Around the time I was 12, I discovered Morrowind. It was unlike any game I’d ever played, in that with every dungeon I explored I ran the risk of having crazy ghosts or skeletons jump out at me. As I got used to seeing those things on a regular basis, coupled with the ability kill the things I was scared of, I think I started to improve. I remember playing Fallout 3 for the first time, and at first I couldn’t even look at ghouls. By the end of the game, however, I hardly noticed them. I think I was 17 when I finally could go to see a scary movie with my friends and be the only one that didn’t scream.

    And when (read: this morning) I realized it was games like Thief, Elder Scrolls and Bioshock that changed me, I was just glad that something productive can from all those hours in front of a screen. Now I sleep better at night, and have no embarrassing freakouts, so I’d say the change was for the better.

    Anyway, thanks for sharing your HM story. It’s pretty inspiring to hear about games that have healthy effects on people. And thanks for reading mine :)

    • TheSondheimer says:

      Posting this a reply to yours because mine’s just so similar.

      I’m still a fairly cautious person, and a bit timid with new people, but the thing that used to scare me more than anything was zombies. Any time there was an episode of a TV show featuring them, or a video game utilizing them (Redeads in Legend of Zelda, specifically), I would be absolutely terrified, to the point where I had to leave the room during a few of the Treehouse of Horror specials for The Simpsons. I would then have a nightmare each night for about a week about zombies taking over my city, and most of my friends and family becoming one. So you can imagine my fear when Left 4 Dead was released, and my best friend at the time wanted me to play offline co-op with him after he just purchased it.

      We played No Mercy on Easy, with him as Louis and myself as Zoey. At first, we were both just screaming whenever something jumped out at us, but that quickly turned into that playful mix of laughter and screaming. Neither of us noticed while playing it, but we ended up getting the Tank Buster, Witch Hunter, No-One Left Behind, and Stand Tall achievements. We didn’t even realize being incap’d was a thing until we did Death Toll afterward. It was then that I realized that, even if it was just in a video game, I could actually do something to kill the damn zombies.

      While my plan for the unlikely event of a zombie apocalypse is still to suicide ASAP, I no longer have those nightmares or crippling fear of the fictional undead, and Left 4 Dead 2 continues to be one of my favourite games of all time.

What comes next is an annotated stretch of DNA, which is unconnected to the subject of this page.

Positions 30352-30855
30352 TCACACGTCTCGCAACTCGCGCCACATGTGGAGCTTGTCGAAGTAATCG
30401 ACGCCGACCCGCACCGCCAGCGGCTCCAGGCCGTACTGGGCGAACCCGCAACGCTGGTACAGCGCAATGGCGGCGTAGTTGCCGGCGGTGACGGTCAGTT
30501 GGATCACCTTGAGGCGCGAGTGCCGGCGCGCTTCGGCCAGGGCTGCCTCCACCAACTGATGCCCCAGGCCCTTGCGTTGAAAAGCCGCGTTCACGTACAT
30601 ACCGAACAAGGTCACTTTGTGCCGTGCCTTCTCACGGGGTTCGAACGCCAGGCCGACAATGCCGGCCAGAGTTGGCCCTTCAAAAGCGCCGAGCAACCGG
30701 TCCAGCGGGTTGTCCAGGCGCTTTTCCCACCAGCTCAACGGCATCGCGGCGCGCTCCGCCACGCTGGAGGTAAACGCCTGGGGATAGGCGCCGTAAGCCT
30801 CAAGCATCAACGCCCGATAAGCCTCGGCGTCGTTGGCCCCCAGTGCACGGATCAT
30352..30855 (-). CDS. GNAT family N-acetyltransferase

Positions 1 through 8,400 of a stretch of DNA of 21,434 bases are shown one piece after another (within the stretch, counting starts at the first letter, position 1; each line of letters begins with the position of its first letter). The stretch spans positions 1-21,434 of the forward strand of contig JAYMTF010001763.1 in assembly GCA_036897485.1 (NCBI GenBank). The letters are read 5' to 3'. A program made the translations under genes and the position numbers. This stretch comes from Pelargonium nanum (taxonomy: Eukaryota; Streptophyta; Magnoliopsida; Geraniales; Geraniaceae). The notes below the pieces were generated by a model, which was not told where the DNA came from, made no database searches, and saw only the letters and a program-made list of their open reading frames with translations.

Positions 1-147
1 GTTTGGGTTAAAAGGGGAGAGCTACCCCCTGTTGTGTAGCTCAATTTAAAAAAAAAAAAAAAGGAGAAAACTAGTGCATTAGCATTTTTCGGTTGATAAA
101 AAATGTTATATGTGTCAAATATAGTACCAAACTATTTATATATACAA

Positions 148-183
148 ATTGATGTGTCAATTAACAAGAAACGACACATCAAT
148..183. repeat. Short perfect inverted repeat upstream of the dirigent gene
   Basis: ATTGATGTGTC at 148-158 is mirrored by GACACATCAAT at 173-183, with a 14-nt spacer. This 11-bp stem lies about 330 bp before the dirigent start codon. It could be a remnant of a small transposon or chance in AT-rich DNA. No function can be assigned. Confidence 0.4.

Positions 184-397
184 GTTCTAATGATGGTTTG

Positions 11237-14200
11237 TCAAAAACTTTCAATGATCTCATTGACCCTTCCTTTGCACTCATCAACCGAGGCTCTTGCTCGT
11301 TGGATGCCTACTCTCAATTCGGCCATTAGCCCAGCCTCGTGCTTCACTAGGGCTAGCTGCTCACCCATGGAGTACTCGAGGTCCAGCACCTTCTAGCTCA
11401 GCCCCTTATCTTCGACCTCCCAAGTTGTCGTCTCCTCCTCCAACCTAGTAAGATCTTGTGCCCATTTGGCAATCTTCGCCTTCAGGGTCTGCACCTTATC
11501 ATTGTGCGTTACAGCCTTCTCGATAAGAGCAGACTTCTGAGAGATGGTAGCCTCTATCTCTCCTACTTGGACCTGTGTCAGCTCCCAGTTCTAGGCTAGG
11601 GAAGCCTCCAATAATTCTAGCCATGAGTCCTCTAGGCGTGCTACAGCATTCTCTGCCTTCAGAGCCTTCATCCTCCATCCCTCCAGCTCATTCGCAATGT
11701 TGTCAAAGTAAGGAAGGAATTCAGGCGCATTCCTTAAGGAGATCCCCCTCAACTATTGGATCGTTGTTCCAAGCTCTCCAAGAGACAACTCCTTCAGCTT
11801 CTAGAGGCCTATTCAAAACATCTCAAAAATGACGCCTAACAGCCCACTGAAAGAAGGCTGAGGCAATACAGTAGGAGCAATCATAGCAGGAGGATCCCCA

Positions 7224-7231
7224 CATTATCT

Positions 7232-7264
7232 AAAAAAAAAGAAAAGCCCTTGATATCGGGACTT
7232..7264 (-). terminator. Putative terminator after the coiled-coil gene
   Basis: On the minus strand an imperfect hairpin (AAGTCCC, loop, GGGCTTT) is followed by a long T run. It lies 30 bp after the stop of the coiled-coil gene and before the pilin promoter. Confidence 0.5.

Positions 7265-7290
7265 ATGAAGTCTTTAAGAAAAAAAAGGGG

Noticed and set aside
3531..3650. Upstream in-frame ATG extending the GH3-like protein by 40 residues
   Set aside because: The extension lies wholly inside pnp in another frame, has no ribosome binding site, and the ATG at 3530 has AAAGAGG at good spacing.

25. Lucas says:

    I live in Brazil and Legend of Zelda: Ocarina of Time literally taught me the english language. Obviously in the following years I have deepened my knowledge in the language, but if not through videogames I’d have spent years in english classes like every other kid does around here. Also, videogames, as is music, are wonderful stress-relievers.

  26. That was an amazing story Ash. I have my very own story about how Oddworld Inhabitants and the games have helped me become who I am today and influenced me in many ways. This is my blog post about it:

    http://lobotomythings.blogspot.com/2011/08/youve-made-me-very-odd-person.html

    God I love those people

  27. Lauren says:

    My brother in law died when I was about 19 and I was living with my husband’s (at the time boyfriend’s) parents house. When he passed away. Joe, my husband, starting playing videogames a lot. He didn’t shut out or shut down, he talked and mourned and acted normal, but he was playing a lot of WoW, a lot of Diablo and a lot of RPGs. I think he wanted an escape, and I think RPGs in all forms did that for him. Some of his family and friends noticed and I think wanted to say something, and I was the one to dispel any thoughts that this was a bad thing. I knew why he was doing it and I knew he had to go through this on his own. The games helped a lot, and he talks about his brother and now has a healthy remembrance of him.

  28. C. A. says:

    I don’t have a tumblr, but I totally wanted to respond to this thing. It’d be a lot to type up here, so I made a post about it on my WordPress blog. With all the time I’ve spent playing games, it’d be really odd if they didn’t help me out somewhere along the line.
    http://achikachi.wordpress.com/2011/08/19/how-games-have-helped-me/

  29. Alicia says:

    Video games have always been important to me and always will be.

    The first thing I remember from when I was younger about my sister is playing Super Mario Bros on the Nintendo with her. She is disabled. At the time when she played games with me she would try and help me even though all I did was make her character die over and over. Since then her condition has worsened and she no longer speaks and needs help walking but I will always have fond memories of my sister tied to video games.